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July home sales plummet in York Region
August 4, 2017
By Adam Martin-Robbins

York Region’s once red-hot real estate market has experienced a considerable cool down so far this summer, according to the latest Toronto Real Estate Board report.

Home sales in York Region and across the rest of the Greater Toronto Area (GTA), on a year-over-year basis, plummeted in July. And while prices remain higher than at this time last year, they’ve been on a downward slide the last few months.

There were 5,921 home sales across the GTA in July. That’s down 40.4 per cent from 9,929 in the same month last year, according to the Toronto Real Estate Board (TREB).

As for housing prices in the GTA, the average selling price for in July reached $746, 218 for all home types, up five per cent from $710, 471 in July 2016. But that represents a drop of 4.6 per cent compared to June 2017.

This continues a trend that began after the provincial government introduced a number of measures, including a 15 per cent foreign buyers tax, under its so-called Fair Housing Plan to try and rein in runaway home prices.

Since April, when the measures were put in place, the average home price in York Region has dropped by 21 per cent to $951,557 and the number of home sales plummeted by 61 per cent to just 804, according to TREB.

“A recent release from the Ontario government confirmed TREB’s own research which found that foreign buyers represented a small proportion of overall home buying activity in the GTA. Clearly, the year-over-year decline we experienced in July had more to do with psychology, with would-be home buyers on the sidelines waiting to see how market conditions evolve,” Toronto Real Estate Board president Tim Syrianos said in a news release.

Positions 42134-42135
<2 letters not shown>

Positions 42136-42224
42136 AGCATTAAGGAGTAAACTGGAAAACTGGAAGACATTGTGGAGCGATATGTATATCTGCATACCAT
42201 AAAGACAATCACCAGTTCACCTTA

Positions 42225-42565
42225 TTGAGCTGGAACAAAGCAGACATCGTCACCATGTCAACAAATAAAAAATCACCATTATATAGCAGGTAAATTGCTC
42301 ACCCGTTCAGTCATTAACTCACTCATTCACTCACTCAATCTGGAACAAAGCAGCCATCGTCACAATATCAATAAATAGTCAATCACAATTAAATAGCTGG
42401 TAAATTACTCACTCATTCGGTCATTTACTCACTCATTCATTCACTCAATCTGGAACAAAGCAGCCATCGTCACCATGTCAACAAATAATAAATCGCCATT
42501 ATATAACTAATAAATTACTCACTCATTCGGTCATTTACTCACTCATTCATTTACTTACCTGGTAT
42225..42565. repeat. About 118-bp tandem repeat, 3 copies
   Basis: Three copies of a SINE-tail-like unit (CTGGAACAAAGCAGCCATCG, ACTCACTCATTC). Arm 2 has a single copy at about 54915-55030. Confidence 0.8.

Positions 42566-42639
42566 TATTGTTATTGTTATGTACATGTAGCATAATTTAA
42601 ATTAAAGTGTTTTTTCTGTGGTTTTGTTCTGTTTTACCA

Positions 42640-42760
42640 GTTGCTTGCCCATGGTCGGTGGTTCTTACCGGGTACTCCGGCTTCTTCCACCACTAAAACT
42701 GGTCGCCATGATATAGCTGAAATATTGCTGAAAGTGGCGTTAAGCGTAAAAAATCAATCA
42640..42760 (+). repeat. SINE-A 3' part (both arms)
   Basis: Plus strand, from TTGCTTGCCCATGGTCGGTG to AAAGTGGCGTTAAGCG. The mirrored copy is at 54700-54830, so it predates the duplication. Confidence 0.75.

But a true measure of the impact of the government’s plan will likely have to wait until summer is over.

“Summer market statistics are often not the best indicators of housing market conditions. We generally see an uptick in sales following Labour Day, as a greater cross-section of would-be buyers and sellers start to consider listing and/or purchasing a home. As we move through the fall, we should start to get a better sense of the impacts of the Fair Housing Plan and higher borrowing costs,” said TREB CEO John DiMichele.

Zoocasa CEO Lauren Haw said there are a couple of factors at play right now.

"What we’re seeing in the Toronto real-estate market right now is the result of two factors. We have to take into account that we’re in the height of summer, when we do traditionally see a slowdown, as well as the fact that sellers are still waiting to see what happens following the regulatory measures imposed by the government in the spring. Buyers are waiting to see what happens in the early fall, when the real estate market traditionally sees an upswing,” she said in a news release.

“Another consideration is the high-amount of inventory we have available - buyers are becoming pickier about the quality of units that they want. Good homes are selling quickly, sometimes still in multiples. The less-than-ideal properties are sitting on the market at unrealistic prices. This demonstrates a perfectly balanced market."